B. Oztan, Douglas White

Paper #: 13-12-038

Stereotyped kinship behaviors are unrecognized as significant to the evolution of human cooperation. Joking relations reinforce cooperation through links with existing or close relatives (cross cousins, sibling’s spouses, spouse’s siblings). Avoidances reach out to connect non-relatives through marriage: parents-in-law and distant in-laws such as WiBrWi. The latter behaviors enhance cooperation in more extensive networks of in-laws and a variety of more distant kin. Low population densities, in a sample of 34 forager societies, show Joking dyads that are very frequent. They help to integrate societies of smaller scale and density, facilitating close marriages (e.g., wife’s sister). Avoidance relationships become more common at higher densities that require nucleation into localized communities of larger scale and integrate kinship networks at these larger scales. Study of kinship-behavior dyads and other coded variables in the SCCS reinforce the view that Avoidance is density dependent: as population density increases, along with higher jurisdictional levels, the commonality of parent-in-law Avoidances among larger-scale foragers and more complex societies peaks, declines, and eventually disappears. These relationships are shown here by a Network of Variable Analysis (NoVA) of SCCS societies using Dow-Eff software that corrects for autocorrelation and missing data. See Appendix 1: Murdock Kin Behavior Data Summary.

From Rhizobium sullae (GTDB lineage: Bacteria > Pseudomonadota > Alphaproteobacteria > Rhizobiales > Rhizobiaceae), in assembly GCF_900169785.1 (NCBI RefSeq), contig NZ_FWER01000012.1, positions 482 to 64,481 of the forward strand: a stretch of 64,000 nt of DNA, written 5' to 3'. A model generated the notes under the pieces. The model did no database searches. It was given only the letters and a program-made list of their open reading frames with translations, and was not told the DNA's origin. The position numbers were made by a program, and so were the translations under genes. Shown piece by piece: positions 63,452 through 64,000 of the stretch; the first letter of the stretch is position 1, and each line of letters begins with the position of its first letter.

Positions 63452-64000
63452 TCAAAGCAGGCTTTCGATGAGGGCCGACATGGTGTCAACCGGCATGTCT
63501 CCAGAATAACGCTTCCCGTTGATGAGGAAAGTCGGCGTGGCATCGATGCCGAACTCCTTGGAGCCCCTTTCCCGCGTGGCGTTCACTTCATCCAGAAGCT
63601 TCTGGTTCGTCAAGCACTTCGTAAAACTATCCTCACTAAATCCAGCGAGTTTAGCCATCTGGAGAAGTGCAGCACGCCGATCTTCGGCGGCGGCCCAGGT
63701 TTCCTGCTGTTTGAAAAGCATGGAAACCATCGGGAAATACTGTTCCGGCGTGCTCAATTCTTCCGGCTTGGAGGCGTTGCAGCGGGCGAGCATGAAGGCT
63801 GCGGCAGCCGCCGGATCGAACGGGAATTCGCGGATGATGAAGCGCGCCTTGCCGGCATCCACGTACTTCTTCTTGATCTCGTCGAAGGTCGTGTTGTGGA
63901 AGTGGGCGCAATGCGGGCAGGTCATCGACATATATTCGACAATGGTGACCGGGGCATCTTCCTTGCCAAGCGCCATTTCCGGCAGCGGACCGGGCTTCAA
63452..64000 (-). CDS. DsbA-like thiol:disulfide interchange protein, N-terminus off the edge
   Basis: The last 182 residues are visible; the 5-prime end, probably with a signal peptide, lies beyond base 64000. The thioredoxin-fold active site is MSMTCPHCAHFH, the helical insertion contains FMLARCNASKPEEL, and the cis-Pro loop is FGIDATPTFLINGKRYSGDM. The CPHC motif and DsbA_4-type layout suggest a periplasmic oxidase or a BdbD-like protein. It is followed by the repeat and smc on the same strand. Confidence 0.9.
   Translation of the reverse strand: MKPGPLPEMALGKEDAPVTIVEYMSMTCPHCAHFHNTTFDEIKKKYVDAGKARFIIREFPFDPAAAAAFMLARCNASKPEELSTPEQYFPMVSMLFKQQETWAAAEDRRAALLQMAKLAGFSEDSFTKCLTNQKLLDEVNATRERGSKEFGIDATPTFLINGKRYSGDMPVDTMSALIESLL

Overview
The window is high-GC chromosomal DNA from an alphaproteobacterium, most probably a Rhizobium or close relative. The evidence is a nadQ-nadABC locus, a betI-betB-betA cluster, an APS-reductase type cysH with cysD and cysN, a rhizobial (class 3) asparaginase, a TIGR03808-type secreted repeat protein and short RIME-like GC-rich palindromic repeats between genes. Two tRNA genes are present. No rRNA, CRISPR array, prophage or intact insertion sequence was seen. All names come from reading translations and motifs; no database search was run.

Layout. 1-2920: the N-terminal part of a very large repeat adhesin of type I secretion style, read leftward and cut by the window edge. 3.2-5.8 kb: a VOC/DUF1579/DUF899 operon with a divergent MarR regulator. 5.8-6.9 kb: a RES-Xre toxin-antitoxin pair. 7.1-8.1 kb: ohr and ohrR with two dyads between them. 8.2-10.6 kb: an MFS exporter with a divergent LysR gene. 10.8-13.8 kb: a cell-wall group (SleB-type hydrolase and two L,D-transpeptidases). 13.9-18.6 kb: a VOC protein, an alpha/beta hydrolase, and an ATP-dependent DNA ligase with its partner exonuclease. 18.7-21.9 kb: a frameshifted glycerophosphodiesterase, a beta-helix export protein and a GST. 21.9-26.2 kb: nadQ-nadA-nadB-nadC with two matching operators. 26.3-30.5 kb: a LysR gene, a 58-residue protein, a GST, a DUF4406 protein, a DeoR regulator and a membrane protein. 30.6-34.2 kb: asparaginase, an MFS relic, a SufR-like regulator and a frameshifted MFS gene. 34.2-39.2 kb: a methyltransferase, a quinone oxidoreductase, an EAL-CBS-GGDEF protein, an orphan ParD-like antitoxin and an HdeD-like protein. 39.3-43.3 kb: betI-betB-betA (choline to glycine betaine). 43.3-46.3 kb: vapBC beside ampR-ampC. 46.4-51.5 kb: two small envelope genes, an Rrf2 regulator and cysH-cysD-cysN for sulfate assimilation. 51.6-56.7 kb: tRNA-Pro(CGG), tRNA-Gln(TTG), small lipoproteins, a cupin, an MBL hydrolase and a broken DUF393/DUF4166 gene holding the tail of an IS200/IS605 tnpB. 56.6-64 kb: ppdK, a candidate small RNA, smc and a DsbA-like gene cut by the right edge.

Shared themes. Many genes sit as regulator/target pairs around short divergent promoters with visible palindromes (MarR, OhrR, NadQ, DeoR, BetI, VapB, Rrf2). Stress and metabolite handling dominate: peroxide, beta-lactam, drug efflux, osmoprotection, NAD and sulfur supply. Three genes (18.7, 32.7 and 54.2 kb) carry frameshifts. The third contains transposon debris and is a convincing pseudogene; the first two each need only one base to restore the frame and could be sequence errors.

A world sample of kinship-behavior dyads in 250 societies coded by Murdock (1971 and n.d.) shows 23 types of avoidances that fall into two categories: Parent-in-law (4 types) and another set of 19 other in-laws that forms an odd assortment of affinal and blood relatives (e.g., Br/Si, FaSi, MoBr, cross-sex cousins, HuSiHu, HuBrSo), of which WiBrWi, although scantily reported, forms the most generic superset. A formal concept lattice, carried out by Darmstadt mathematicians for the Birkoff festschrift (Baker, Birkoff and Wille 2007), identifies every superset, subset and intersection of types of avoidance and identifies all these intertwined subsets for subgroups of societies in this sample, and describes details of networks of avoidances for individual societies.